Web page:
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Scaups and Pool 19

 

Pool 19, Old Niota

Pool 19, Old Niota

Pool 19: Old Niota

Hancock County, Illinois

“Later that day I stopped near Fort Madison at a place over looking the best, open sweeps of Pool 19. It was a spring waterfowl mecca. Most were lesser scaup in great rafts spread on the open pool like tattered fabric, here tightly knit, there open and torn. With them, but apart from them in their own bunches were redheads and the lordly canvasbacks–the canard chevals or “horse ducks,” named for their straight, throughbred profiles.

Some of the birds were resting; a few were engaged in nuptial flights. Many of the “cans” and redheads were feeding, diving deeply and reappearing briefly and then diving again. Some were nearby, but even with the powerful ‘scope I could not detect any rootstocks or other plant materials in their bills. They were obviously battening in Pool 19’s blueplate special–the fingernail clam. This fingernail-sized mussel is a succulent bit of rich nutrition relished by the diving ducks.” –John Madsen, 1985

The Iowa Hawk Eye had a story the other day about students and researchers collecting and tagging scaups migrating along the Upper Mississippi River. 

John Madsen knew and loved the Upper Mississippi and described the thousands of scaups and other diving ducks who came to Pool 19 for the fingernail clam. Read Up on the River, it was written by a person who truly loved the Upper Ms. 

During the first half of the twentieth century, the scaups and canvasback ducks migrated to the Illinois River to feast on its population of fingernail clams. As the Illinois filled with sediment and the mud flats became vegetated, the clam population declined. The scaups and the canvasbacks migrated to the Mississippi, where Pool 19 hosted a population of fingernail clams as dense a 2,800 individuals per square foot of mud along the channel border.

In 1913 when the Keokuk and Hamilton Water Power Company completed its dam, the Mississippi back up into a pool twenty-three miles long and up to thirty feet deep. Today, it is Pool 19, and, it, too, is filling with sediment. Mud, washing down the Skunk River and other streams that spill into Pool 19, has accumulated along the channel borders where submergent and emergent plants have taken root. In the eighty years between the completion of the dam in 1913 and 1993, Pool 19 has lost fifty-eight percent of its volume to sediment. A final note: Because Pool 19 has been accumulating sediment longer than the other pools, the volume of sediment in the pool is greater than in the other pools and it has lost more of its depth.

When John Madsen published his chronicle of the Upper Mississippi in 1985, Pool 19 provided a rich menu of macroinvertebrates for fish and ducks: fingernail clams, oligochaete worms, myraid snails, mayflies, leeches, and chironomid larvae. The lesser scaup is the most numerous duck in North America. It winters in the southeast and along the Gulf of Mexico. It breeds in the northwest and follows a migration pattern from the Yukon Flats in Alaska to Florida. It rests in Pool 19 and other pools on the Mississippi, where it feeds on fingernail clams.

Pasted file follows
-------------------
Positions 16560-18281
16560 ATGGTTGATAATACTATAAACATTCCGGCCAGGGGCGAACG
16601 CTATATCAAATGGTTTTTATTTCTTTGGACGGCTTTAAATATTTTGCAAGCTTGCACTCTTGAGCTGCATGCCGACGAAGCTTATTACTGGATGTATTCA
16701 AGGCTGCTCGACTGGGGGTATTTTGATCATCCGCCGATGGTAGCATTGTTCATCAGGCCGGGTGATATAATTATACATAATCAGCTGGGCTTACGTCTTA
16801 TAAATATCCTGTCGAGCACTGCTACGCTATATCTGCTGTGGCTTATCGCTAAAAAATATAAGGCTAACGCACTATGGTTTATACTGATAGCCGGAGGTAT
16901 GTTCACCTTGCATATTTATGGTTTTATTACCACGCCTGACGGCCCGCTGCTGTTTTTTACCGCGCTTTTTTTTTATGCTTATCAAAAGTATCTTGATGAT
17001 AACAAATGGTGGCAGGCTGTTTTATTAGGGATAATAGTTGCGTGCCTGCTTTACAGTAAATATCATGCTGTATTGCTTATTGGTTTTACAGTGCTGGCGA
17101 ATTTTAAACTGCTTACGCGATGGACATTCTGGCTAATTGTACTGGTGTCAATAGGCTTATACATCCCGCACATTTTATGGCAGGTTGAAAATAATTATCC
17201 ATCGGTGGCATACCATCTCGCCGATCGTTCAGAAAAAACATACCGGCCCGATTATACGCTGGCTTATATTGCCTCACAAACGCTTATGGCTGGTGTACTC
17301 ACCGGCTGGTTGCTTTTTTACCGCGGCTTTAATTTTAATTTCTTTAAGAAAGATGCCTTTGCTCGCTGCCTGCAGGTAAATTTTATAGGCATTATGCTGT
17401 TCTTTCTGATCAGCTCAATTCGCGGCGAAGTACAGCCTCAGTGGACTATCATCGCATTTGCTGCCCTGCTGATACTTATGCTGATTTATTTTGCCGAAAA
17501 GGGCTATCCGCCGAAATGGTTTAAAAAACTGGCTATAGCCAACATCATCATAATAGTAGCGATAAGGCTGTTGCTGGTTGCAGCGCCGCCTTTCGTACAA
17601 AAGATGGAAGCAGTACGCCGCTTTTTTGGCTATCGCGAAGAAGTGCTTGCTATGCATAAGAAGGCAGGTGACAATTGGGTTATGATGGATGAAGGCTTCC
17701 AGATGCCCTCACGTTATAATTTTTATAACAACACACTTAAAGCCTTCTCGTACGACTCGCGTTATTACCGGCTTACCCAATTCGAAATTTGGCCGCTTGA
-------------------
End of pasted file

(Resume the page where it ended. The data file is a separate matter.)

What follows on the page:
The adult fingernail clam is both male and female. It self-fertilizes its embryos, carries them in its gills, and releases them fully formed into the river. Like the Higgins’ Eye and other mussels, its single foot drags it through the mud. And, it filters nutrients and toxins through its siphon. It’s the toxins, particularly ammonia, along with drought, that may have led to its decline in Pool 19 in the early 1990s.

Drought came to the Mississippi in the late 1980s. The pool level dropped, exposing the mud. Call it nature’s drawdown. Vegetation took root. The population of fingernail clams in Pool 19 dropped to zero by 1990. The ducks disappeared. The flood of 1993 flushed out the toxins and stripped the pool borders of vegetation. The fingernail clams reestablished themselves in the mud. The scaups and the canvasbacks returned to the Illinois side of the river near Niota and Nauvoo, but not in the numbers seen at mid-century. However, if sediment continues to accumulate at the rate of fifteen centimeters a year, Pool 19 will lost eighty percent of its volume by 2050 along with the fingernail clams and the diving ducks.


            Madsen, 158-59; U.S. Fish and Wildlife Service, Mark Twain Wildlife Refuge Complex, Comprehensive Conservation Plan and Enviromental Assessemnt, Draft, 51; Upper Mississippi River Conservation Committee, “FACING THE THREAT: An Ecosystem Management Strategy for the Upper Mississippi River,” 

          http://www.mississippi-river.com/umrcc/Call-for-Action.html; Day, David M., Anderson, Richard V., Romano, Michael A., Canvasback and Lessor Scaup Activities and Habitat- Use in Pool 19, Upper Mississippi River, Transactions of the Illinois State Academy of Sciences, (1993), Volume 86, no. 2, 33-45, http://www.il-st-acad-sci.org/transactions/PDF/8604.pdf; Kennedy. Robert, Anderson, Richard V., and Morgan, Melissa, “ Current Status of the Benthic Community OF Pool 19, Mississippi River,” Triannual Unionid Report, Report No. 13, November, 1997; U.S. Fish and Wildlife Service, National Wetlands Research Center, “Habitat Suitability Index Models: Lesser Scaup,” Biological Report 82, April 1985, http://www.nwrc.usgs.gov/wdb/pub/hsi/hsi-091.pdf; Massachusetts Audubon Society, Wellfleet  Bay Wildlife Sanctuary, “Fingernail Clam,” http://www.wellfleetbay.org/pond/fingernailclam.html; Personal Communication. Dick Steinbach, Manager, Mark Twain Wildlife National Management Complex, October 2004.

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